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The quest for immortality has captivated our minds since the beginning of time. From Dracula to The Picture of Dorian Gray, Benjamin Button, and Highlander, popular culture is filled with tales of brave adventurers searching for the fountain of youth or making deals with the devil to cheat death.

This is all, of course, fiction - we know we cannot stop the aging process. But Turritopsis dohrnii, more commonly known as "the immortal jellyfish," seems to have found a way to do just that.

The immortal jellyfish

This jellyfish was first discovered in the Mediterranean in 1883, but it wasn't until about a hundred years later that scientists first observed their remarkable capacity to restart their life cycle over again.

Many ocean-dwellers like some starfish and octopuses have the capacity to extend their life, thanks to regeneration. However, this jellyfish goes one step further and is considered truly immortal because it can transform its entire body back into a younger state and avert the aging process altogether.

The typical life cycle of a jellyfish

A typical jellyfish's life cycle is relatively short. After hatching from fertilized eggs, these aquatic animals start their life off as free-floating tiny larva. They'll then attach themselves to a surface and take the shape of a polyp. As they grow, their next life stage is spent reaching sexual maturity in the form of an adult medusa (jellyfish). The medusas then reproduce, release their eggs and sperm into the water, and die soon after mating.

However, in the case of Turritopsis dohrnii, reaching adulthood means possessing the ability to revert its development back into a polyp again. It essentially turns back the clock on its lifespan by undoing its biological aging from birth to adulthood, enabling itself to repeat the life cycle all over again

Is the immortal jellyfish really immortal?

While other types of jellyfish have very short lifespans, with most only living up to a few months, this species has been known to live for many years and have been observed to regenerate over ten times in lab conditions. 

However, it is important to note that although these creatures can regenerate their lifespans indefinitely, they can still suffer harm. They continue to remain vulnerable to pollution, habitat destruction, fishing, and predation by other species, no matter their developmental stage.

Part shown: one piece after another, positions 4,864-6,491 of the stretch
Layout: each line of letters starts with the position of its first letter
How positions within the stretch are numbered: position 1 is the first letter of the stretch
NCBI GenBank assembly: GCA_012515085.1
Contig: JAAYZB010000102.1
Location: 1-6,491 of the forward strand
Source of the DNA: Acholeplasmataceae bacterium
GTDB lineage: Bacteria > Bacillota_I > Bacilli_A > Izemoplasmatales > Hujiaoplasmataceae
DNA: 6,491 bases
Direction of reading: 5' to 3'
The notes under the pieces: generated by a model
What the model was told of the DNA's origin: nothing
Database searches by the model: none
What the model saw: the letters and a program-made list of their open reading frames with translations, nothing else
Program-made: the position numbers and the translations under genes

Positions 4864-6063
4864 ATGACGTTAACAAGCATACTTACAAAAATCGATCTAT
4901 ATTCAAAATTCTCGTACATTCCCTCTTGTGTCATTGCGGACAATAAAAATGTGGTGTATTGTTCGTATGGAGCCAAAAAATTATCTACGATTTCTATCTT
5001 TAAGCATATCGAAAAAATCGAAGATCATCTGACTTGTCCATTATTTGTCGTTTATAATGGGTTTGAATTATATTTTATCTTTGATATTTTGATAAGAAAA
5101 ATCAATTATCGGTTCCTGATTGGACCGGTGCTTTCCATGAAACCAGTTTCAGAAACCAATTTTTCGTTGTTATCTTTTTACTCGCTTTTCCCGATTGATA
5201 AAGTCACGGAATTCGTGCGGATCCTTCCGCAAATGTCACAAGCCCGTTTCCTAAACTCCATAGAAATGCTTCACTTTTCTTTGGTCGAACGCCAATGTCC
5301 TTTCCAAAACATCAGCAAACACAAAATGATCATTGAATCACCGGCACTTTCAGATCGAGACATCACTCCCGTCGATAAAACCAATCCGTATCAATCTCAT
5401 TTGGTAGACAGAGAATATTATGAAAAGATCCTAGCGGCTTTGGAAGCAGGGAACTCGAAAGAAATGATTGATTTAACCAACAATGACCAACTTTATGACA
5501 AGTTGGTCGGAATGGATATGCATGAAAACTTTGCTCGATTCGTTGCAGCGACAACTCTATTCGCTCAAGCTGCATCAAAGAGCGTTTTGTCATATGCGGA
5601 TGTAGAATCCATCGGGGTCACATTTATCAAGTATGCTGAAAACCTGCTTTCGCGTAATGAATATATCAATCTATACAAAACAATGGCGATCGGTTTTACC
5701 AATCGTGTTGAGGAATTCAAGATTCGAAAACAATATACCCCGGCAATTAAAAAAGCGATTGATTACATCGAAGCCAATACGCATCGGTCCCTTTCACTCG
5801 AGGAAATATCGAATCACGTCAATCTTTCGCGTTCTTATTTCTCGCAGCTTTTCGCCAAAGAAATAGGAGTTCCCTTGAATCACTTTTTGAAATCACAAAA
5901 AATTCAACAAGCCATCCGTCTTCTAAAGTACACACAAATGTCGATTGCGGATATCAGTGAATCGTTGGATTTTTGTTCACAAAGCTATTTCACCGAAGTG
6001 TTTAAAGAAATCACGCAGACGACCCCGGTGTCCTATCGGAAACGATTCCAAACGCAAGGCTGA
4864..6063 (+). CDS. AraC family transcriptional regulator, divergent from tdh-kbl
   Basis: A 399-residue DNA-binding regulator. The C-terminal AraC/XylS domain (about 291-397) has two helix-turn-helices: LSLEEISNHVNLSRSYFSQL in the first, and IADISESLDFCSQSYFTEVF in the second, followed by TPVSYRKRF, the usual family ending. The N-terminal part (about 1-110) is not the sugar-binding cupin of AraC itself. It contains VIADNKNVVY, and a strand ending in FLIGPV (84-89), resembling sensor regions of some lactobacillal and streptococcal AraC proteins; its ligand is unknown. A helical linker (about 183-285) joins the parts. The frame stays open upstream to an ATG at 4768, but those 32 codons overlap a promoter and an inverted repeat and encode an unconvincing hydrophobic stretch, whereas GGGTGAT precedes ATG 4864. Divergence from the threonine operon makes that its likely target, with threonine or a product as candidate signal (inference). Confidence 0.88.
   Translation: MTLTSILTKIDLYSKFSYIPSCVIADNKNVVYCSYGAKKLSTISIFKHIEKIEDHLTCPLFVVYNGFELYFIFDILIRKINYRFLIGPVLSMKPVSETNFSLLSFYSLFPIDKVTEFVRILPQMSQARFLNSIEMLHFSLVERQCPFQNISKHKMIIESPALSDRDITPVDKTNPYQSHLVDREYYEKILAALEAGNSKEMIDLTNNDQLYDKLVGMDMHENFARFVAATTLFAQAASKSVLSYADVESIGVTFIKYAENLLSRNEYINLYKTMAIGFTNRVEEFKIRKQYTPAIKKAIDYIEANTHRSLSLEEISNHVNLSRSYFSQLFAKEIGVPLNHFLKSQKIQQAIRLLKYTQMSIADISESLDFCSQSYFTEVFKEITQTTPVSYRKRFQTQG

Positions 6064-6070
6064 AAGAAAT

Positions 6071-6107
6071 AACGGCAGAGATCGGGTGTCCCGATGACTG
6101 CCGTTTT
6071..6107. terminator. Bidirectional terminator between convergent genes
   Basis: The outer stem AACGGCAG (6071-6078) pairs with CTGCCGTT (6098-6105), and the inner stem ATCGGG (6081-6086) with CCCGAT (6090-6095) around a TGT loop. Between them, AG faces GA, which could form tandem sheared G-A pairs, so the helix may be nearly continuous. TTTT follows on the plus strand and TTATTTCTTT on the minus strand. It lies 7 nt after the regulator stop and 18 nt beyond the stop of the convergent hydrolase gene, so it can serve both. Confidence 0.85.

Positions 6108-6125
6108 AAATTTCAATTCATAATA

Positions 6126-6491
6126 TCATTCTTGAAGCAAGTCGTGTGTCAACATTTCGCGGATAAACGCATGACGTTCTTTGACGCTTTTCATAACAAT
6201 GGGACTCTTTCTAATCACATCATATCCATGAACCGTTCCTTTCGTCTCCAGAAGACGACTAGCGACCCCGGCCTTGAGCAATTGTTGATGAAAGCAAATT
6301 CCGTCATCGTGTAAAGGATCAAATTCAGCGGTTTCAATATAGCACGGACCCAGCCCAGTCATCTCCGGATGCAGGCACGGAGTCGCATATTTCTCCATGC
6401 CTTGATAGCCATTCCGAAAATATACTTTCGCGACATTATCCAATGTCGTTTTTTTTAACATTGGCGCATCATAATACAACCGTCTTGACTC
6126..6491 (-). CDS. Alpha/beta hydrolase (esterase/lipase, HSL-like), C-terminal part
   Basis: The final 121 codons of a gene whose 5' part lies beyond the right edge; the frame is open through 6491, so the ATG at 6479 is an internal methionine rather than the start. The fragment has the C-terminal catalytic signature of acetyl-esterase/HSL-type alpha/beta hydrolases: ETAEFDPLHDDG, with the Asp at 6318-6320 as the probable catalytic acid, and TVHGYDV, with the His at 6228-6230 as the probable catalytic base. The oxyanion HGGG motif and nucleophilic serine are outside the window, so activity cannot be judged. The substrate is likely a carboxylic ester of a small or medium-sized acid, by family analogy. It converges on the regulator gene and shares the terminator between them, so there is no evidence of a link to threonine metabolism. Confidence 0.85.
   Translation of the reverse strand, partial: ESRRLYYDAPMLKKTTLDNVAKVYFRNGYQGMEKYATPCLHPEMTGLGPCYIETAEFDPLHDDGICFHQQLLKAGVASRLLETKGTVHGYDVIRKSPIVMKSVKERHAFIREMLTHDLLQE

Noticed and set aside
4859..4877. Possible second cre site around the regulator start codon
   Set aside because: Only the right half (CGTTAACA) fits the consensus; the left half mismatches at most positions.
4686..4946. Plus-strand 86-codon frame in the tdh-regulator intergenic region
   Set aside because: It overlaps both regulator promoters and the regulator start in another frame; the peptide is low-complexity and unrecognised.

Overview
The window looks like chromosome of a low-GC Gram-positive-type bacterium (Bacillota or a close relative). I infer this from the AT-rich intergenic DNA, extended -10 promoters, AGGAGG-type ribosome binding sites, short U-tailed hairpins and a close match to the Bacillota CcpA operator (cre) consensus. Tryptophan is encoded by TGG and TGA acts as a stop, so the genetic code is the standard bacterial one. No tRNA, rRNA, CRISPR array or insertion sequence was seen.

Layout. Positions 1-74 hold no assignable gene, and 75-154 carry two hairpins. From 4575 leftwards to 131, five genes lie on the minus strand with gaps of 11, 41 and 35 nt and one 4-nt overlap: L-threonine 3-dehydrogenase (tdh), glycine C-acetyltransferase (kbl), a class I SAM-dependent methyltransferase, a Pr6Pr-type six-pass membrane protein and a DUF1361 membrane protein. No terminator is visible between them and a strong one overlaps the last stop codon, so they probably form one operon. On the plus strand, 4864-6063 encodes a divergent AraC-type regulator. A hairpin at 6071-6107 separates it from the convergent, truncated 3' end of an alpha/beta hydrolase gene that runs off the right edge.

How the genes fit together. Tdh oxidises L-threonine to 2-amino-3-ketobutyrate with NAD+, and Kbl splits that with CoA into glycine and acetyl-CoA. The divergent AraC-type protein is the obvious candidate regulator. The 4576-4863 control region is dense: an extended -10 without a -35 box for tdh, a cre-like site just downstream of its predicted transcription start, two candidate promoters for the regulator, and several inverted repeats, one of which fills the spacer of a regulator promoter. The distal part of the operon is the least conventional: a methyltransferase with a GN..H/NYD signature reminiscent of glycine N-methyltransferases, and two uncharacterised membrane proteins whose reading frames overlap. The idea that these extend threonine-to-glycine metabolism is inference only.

Theoretically, though, they do appear to be capable of living indefinitely if no outside forces harm them. Like other jellyfish, they are preyed upon by sea turtles, fish, and even larger jellyfish or sea anemones. But if a predator tries to eat them or the jelly experiences environmental stress, the transformation process is triggered and they return to early polyp stage, often unharmed.


More immortal jellyfish facts

Turritopsis dohrnii has a somewhat transparent bell with a bright red stomach visible inside. Adults can have up to 90 white tentacles and grow to about five millimeters in diameter (less than the size of a pinky nail). 

Like other jellyfish, they move by pulsating their bell, thus creating a current of water that pushes the jellyfish forward as it sways from side to side. 

Their primary food source consists of plankton and fish eggs, which they filter through their tentacles when swimming near the water's surface. As an adult, Turritopsis dohrnii has a habitat that covers both temperate and tropical seas throughout the globe. Like many other small sea-dwellers, they have likely been scattered through every corner of the ocean by getting caught up in the ballast water used for cargo ships, and traveling around in ships’ hulls.

The secret to immortality: transdifferentiation

The process through which the immortal jellyfish's cells revert from old age to a younger state is now known as transdifferentiation. It allows this species not only to develop into adulthood and then revert back into a polyp state, but also for cells within their body that are damaged or ill to become healthy again. Most amazingly, their cells become healthy again by changing into a completely different type of cell!


So… could the jellyfish's reprogramming abilities have implications for humans? 

By studying how these creatures manage to reverse the aging process at the cellular level, scientists may be able to replicate this reversion in humans, learn how we can stop our own bodies from deteriorating over time, or even discover how to replace cells that have been damaged by common diseases. So while immortality will likely remain fiction (at least in our lifetime!), we have a lot to learn from these special creatures, and must continue to protect the ecosystems they inhabit.